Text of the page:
Premature atrial contraction = Supraventricular extrasystole (SVES) is an extra heartbeat caused by electrical activation of the atria from an abnormal site before a normal heartbeat would occur.
Also known as premature atrial complex, atrial extrasystole, atrial premature beat (APB), supraventricular premature beat.
SVES may be caused by one of several mechanisms- re-entry, automaticity or triggered activity. They originate in any part of the heart above the ventricles apart from sinoatrial node – including AV node or His bundle.
Atrial extrasystole are very frequent in the general population and are a common finding in Holter recordings – especially in patients over fifty or with structural heart disease.
They can be sometimes induced by - excessive drinking of coffee, tea or alcohol - physical or emotional stress - hypokalaemia - hypomagnesaemia - medication
Atrial extrasystoles can appear in various forms - Bigeminy – every sinus beat is followed by APB - Trigeminy – every second sinus beat is followed by APB - Couplet – two consecutive APBs - Triplet - three consecutive APBs - Non-sustained tachycardia – at least 3 beats that spontaneously resolves in less than 30 seconds. - Sustained tachycardia - > 30s of continuous APBs
abnormal P wave followed by a QRS complex
premature P wave usually has a different configuration based on its origin - inverted P waves arise in the lower parts of atria close to AV node
P wave may be hidden in the preceding T wave – peaked appearance of T wave
QRS complex can be identical to completely aberrant, but it is typically narrow
most SVES reset the sinus node – the pause following SVES is non-compensatory = the interval from the previous sinus P wave to the sinus P wave following APB is shorter than 2x sinus cycle length (< 2x P-P) – this can differentiate them from ventricular premature beats.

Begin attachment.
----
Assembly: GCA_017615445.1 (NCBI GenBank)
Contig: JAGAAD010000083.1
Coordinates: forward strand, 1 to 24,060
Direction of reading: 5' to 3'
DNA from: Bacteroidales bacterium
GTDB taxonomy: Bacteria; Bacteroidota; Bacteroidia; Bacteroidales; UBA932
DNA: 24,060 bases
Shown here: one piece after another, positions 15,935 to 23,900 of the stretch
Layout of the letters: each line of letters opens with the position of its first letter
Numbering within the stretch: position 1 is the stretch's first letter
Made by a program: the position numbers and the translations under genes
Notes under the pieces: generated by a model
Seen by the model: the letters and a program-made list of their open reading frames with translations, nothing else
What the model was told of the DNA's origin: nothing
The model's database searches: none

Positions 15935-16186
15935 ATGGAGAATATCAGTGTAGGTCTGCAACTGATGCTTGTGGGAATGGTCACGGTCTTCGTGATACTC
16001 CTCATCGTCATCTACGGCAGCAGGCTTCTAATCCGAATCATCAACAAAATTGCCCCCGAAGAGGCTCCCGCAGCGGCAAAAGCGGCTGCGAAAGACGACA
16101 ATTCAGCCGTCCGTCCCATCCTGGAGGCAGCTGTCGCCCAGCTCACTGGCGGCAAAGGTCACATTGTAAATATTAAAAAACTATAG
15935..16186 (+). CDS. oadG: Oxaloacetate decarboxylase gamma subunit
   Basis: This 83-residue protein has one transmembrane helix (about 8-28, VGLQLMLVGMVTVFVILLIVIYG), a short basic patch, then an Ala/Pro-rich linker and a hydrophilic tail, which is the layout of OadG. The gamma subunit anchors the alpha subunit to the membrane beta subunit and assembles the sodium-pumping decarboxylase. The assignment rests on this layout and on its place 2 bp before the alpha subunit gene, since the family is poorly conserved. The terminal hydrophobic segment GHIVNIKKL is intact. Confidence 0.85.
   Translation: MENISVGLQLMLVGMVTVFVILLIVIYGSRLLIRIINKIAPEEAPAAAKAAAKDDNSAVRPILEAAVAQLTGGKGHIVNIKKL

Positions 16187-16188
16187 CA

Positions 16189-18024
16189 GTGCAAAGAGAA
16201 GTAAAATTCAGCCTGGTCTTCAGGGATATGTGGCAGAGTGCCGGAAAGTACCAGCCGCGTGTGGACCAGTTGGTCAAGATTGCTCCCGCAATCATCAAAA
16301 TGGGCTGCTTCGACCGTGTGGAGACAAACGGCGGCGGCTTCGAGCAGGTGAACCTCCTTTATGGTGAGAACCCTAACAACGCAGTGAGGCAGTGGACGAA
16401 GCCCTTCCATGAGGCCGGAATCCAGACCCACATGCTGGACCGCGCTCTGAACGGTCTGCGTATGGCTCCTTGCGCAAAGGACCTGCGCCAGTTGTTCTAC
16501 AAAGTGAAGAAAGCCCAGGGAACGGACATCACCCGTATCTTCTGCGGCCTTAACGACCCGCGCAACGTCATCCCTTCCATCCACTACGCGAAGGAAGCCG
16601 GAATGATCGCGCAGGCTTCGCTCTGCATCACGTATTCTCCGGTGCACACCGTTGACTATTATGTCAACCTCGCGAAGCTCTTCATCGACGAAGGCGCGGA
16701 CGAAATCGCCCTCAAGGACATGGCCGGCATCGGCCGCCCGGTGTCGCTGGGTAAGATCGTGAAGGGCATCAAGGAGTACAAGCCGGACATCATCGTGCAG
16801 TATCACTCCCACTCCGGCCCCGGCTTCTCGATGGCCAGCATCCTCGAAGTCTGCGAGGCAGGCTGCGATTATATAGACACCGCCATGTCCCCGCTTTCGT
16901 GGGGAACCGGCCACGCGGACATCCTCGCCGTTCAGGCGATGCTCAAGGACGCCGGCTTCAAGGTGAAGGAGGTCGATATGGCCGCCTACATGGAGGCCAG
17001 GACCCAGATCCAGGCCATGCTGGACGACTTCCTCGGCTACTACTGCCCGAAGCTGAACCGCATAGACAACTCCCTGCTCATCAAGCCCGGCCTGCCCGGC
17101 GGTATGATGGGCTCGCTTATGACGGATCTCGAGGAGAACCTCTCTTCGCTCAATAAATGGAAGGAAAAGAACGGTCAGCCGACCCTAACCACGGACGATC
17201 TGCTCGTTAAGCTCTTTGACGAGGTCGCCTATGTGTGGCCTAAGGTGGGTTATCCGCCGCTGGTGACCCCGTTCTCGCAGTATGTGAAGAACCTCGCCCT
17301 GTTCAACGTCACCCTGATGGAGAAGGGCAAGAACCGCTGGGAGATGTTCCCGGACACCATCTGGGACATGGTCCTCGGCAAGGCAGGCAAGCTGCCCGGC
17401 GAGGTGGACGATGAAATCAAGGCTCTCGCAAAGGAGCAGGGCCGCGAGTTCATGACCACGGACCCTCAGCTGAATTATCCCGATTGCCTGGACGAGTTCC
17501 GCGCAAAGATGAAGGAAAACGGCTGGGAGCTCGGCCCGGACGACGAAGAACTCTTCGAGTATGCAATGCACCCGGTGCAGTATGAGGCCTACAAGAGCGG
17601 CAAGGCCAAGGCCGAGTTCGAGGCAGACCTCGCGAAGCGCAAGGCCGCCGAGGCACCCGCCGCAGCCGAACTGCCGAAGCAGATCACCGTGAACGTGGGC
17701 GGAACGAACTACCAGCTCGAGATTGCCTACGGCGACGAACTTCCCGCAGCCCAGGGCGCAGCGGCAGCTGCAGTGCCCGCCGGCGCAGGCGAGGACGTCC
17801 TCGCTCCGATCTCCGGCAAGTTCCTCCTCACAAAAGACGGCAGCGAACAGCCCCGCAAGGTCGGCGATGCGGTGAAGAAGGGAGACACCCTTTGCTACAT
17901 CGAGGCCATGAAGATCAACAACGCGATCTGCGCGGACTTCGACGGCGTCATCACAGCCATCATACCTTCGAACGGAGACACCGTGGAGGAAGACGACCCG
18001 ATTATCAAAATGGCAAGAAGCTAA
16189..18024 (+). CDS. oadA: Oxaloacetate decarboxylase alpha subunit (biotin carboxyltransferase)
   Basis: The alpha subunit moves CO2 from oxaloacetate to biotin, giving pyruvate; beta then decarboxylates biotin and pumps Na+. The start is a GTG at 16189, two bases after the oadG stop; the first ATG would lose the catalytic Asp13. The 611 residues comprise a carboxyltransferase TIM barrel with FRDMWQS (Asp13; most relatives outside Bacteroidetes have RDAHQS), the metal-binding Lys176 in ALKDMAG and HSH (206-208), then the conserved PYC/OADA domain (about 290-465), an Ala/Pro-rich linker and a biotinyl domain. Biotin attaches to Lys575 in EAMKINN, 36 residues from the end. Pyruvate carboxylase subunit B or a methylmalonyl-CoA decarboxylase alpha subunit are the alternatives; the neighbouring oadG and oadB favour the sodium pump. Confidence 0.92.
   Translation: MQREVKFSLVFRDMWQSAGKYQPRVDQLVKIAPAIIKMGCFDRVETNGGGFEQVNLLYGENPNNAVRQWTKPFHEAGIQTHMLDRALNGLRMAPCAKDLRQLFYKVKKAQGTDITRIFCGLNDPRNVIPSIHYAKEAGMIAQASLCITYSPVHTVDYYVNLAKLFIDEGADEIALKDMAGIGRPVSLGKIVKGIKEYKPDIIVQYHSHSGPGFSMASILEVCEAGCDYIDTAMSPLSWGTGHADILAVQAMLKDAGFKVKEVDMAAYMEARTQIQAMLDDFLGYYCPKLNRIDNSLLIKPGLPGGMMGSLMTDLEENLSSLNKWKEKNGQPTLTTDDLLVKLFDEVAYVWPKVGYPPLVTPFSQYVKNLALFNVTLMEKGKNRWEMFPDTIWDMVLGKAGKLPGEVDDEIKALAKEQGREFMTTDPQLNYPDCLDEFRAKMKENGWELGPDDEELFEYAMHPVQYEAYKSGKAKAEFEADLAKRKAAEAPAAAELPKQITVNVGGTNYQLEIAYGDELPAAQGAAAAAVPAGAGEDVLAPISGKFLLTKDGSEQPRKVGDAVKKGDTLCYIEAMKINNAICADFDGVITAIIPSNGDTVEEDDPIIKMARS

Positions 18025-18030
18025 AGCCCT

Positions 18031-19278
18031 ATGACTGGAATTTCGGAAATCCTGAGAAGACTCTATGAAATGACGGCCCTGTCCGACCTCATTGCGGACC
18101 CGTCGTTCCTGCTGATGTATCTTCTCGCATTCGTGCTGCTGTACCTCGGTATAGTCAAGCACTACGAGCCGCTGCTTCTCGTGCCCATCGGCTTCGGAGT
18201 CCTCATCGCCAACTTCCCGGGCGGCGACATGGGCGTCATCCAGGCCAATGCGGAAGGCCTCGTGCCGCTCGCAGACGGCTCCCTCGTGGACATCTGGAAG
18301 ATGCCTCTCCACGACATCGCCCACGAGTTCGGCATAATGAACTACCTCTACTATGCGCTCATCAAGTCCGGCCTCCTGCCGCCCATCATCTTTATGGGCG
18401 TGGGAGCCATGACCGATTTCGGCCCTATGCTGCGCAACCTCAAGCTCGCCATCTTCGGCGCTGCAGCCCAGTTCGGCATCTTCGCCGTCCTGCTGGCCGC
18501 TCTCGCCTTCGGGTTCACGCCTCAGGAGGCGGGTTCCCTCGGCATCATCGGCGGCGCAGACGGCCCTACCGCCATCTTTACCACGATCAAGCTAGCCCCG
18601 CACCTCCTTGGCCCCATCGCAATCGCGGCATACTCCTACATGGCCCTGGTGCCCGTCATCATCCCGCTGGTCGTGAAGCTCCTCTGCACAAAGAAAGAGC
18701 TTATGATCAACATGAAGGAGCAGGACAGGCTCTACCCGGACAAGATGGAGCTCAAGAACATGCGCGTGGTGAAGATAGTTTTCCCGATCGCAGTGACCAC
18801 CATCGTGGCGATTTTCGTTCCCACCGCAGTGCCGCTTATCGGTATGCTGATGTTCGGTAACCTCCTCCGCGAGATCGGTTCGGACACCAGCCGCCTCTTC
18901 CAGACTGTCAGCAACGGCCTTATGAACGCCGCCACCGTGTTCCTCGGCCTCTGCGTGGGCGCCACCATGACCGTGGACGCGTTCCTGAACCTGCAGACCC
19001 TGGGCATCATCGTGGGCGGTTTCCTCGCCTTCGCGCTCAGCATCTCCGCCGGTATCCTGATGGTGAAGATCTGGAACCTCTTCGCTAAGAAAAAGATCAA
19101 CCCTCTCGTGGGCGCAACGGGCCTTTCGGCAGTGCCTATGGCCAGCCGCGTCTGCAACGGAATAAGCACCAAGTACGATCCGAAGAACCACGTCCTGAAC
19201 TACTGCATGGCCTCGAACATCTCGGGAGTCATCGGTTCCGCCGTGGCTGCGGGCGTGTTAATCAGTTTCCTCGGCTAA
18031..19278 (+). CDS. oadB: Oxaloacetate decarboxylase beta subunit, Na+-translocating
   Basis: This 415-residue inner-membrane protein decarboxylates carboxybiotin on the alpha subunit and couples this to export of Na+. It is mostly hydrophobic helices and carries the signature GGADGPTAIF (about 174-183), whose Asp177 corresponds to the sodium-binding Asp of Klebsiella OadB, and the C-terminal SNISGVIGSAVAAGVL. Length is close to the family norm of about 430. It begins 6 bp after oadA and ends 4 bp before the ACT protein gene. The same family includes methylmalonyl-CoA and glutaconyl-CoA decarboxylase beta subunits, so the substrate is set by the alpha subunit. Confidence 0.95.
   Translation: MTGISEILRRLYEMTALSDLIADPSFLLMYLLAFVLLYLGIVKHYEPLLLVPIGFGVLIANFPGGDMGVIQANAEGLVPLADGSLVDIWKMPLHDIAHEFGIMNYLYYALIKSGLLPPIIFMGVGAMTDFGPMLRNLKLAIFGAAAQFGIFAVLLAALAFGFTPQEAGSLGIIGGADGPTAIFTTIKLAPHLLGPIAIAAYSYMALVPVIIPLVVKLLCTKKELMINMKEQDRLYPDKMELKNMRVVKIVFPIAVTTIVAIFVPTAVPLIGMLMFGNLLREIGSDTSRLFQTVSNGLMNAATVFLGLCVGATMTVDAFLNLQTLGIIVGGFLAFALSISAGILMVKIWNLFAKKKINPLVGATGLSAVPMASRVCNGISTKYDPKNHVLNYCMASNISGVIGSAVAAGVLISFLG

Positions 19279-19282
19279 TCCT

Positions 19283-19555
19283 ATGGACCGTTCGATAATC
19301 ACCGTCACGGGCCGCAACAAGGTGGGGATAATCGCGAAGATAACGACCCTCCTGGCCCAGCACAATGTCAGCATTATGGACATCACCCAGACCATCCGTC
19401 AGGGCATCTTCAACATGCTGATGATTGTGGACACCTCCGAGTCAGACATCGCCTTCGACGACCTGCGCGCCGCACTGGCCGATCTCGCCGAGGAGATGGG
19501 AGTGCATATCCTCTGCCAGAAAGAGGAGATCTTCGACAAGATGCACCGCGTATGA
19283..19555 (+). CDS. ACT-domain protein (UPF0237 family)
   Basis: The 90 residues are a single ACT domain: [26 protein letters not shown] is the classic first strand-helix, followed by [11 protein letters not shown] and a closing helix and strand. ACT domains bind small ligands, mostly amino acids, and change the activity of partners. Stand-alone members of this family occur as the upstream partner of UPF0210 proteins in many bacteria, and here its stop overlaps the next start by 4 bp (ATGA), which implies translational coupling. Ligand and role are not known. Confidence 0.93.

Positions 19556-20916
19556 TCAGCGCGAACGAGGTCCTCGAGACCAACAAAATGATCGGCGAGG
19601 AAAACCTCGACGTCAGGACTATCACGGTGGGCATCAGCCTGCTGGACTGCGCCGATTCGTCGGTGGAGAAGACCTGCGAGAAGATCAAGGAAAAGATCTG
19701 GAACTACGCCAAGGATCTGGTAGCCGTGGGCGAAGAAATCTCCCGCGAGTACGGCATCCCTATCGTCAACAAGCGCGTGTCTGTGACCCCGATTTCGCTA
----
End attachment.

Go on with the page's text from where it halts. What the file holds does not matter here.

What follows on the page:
SVES can be stopped in an AV node resulting in an abnormal P wave not followed by a QRS complex with a non-compensatory pause. This is also the commonest reason for sudden stops in ECG.
SVES that comes too early may encounter refractoriness in one of the bundle branches or fascicles resulting in aberrant ventricular conduction and a different morphology of the QRS complex. Usually with a RBBB morphology – the right bundle branch has a longer refractory period.
APB may initiate a re-entrant atrial tachyarrhythmia such as atrial flutter (activation around tricuspid annulus, AV nodal reentrant tachycardia (AVNRT) or the disorganized rhythm of atrial fibrillation.
ECG 1 Supraventricular extrasystole originating in the coronary sinus. Isolated premature atrial beat - 1st beat, with inverted P wave and narrow QRS complex.
ECG 2 Supraventricular extrasystoles (patient underwent RFA of frequent ectopy from RSPV)
ECG 3 Trigeminy - every second beat is followed by a supraventricular premature beat (purple S) - this beat is then followed by a noncompensatory pause (shorter than 2xPP)
ECG 4 Triplet of premature atrial beats. Normal sinus rhythm interrupted by three consecutive premature atrial beats - non-sustained atrial tachycardia
ECG no. 5 Supraventricular extrasystoles with RBBB morphology. In leads V1-V6 bigeminy – every sinus beat is followed by an extrasystole with RBBB morphology - 3rd beat – SVES
mostly asymptomatic – does not require treatment
palpitations – felt during the next on-time beat because of increased ventricular contraction strength caused by the higher volume of blood in the ventricles
avoid tobacco, alcohol, caffeine
class I antiarrhythmic drugs – in patients with structurally normal hearts
HARRIGAN, Richard A., William J. BRADY a Theodore C. CHAN. The ECG in Emergency Medicine. Emergency Medicine Clinics of North America [online]. 2006, 24(1) [cit. 2021-01-29]. ISSN 07338627. doi:10.1016/j.emc.2005.08.001
Strauss, David G., et al. Marriott's Practical Electrocardiography. Wolters Kluwer, 2021.